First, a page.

Another diet pill lost its battle for approval with the Food and Drug Administration this week. The FDA denied approval for the diet drug Qnexa, developed by Vivus, located in Mountain View, California. Overall, this is the third diet drug to receive a major setback from the FDA. Last week, the agency rejected the drug Lorcaserin for causing tumors in lab rats. As noted in a prior post, earlier in October, the drug Meridia was taken off the market.
A statement on the Vivus website says the FDA is seeking more safety information from the company about Qnexa, reports The New York Times. According to the company, the FDA wants more data on the drug's possible links to birth defects and heart problems. Vivus says it can provide the FDA with the necessary information in about six weeks.
A high incidence of heart risks also caused the FDA to force Meridia off the market. Back in 1997, the popular diet drug combo fen-phen was also pulled from the market after it was found to damage heart valves.
Unfortunately for those struggling with obesity, it is a common cause of heart trouble as well. As The Times reminds us, one third of Americans are described as obese. Obesity can lead to health issues such as cancer and diabetes, as well as heart risks.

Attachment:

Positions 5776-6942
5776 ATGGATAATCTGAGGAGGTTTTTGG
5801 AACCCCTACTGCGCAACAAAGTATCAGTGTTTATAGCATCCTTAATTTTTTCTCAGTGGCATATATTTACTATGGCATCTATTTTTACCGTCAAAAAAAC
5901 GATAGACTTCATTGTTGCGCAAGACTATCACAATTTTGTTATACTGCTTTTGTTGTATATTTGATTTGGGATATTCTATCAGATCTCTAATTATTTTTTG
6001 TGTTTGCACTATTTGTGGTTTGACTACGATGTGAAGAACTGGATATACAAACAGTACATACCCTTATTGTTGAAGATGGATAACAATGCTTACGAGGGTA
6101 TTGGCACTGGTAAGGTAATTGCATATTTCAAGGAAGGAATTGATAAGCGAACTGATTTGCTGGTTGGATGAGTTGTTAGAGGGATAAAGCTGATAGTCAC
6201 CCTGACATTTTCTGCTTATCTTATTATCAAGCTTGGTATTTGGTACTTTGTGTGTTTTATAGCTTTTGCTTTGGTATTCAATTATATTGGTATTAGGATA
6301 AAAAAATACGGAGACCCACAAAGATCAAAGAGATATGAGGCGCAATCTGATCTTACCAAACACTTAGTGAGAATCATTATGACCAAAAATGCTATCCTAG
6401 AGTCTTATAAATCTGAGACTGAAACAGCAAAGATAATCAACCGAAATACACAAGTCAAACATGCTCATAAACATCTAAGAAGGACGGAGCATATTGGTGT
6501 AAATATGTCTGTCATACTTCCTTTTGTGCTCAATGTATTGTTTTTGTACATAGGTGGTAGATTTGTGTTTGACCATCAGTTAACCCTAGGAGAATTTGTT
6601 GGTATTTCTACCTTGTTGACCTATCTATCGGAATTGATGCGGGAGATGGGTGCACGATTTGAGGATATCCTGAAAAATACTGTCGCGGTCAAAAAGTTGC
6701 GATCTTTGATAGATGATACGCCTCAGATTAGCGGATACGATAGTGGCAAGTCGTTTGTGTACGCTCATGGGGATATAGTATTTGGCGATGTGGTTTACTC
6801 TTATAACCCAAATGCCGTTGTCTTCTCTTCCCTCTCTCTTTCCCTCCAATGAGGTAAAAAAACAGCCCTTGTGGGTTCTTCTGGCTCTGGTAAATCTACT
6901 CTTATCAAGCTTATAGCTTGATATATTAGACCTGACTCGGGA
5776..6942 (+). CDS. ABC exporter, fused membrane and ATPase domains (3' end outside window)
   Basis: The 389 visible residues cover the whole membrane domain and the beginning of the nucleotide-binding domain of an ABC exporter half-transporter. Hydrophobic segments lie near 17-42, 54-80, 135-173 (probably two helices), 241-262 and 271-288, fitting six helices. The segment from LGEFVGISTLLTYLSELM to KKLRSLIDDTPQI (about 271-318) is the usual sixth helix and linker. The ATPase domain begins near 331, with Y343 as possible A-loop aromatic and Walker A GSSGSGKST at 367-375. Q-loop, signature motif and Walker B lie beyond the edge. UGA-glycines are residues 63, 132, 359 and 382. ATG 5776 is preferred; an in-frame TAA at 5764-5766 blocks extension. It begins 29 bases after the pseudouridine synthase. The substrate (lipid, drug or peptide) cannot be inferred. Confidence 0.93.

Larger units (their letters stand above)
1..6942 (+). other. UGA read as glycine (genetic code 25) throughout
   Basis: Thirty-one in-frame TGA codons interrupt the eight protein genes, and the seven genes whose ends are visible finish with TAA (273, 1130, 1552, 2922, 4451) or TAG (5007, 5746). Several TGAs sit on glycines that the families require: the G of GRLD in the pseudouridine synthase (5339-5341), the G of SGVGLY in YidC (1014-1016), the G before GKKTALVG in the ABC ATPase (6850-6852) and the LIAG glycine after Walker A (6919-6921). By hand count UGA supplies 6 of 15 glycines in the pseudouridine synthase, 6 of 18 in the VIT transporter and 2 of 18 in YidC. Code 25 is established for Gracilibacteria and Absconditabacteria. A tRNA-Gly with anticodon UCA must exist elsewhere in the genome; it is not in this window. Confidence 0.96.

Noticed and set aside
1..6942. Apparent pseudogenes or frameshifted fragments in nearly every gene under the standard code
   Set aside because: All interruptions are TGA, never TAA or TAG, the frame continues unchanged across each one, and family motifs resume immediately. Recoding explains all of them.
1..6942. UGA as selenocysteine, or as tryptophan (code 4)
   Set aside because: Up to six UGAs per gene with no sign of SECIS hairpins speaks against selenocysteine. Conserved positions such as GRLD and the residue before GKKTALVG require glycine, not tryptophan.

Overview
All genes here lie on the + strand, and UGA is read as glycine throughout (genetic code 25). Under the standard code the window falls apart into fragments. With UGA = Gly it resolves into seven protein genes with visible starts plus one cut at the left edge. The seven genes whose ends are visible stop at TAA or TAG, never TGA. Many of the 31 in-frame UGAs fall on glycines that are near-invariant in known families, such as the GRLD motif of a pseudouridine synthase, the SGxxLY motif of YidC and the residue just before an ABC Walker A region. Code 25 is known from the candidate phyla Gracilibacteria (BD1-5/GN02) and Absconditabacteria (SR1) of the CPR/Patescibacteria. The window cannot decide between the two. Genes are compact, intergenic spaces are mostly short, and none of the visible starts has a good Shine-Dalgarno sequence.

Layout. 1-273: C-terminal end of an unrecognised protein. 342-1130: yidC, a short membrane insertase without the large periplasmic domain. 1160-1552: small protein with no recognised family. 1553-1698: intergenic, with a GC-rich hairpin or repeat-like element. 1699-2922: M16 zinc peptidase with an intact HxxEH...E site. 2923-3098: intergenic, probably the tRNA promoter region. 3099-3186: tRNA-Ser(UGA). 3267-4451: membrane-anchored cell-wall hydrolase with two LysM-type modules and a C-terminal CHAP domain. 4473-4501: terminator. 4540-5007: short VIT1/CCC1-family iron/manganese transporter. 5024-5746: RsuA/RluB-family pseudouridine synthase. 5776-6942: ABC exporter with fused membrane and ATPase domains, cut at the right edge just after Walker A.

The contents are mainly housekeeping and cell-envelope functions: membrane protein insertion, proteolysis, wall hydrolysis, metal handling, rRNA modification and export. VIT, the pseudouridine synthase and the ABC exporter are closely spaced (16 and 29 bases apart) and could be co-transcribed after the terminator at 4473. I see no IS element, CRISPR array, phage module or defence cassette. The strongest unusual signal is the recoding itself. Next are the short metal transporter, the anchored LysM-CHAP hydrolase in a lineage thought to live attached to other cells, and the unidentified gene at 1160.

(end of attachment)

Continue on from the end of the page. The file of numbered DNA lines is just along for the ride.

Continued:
The FDA is struggling to balance the risk of these diet drugs with their efficacy. A high heart risk is not worth the relatively minor weight loss that some of these drugs provide. However, this puts the agency in a quandary according to Morgan Downey, an advocate for obese people who also consults for pharmaceutical companies. “The FDA has gotten itself into a real knot,” Downey told The Times. “They can’t approve a very effective drug and they can’t approve a modest drug.”
According to The Times, there has been no new prescription diet pill approved since Roche’s Xenical in 1999. Xenical is currently the only drug approved for long-term use in managing weight.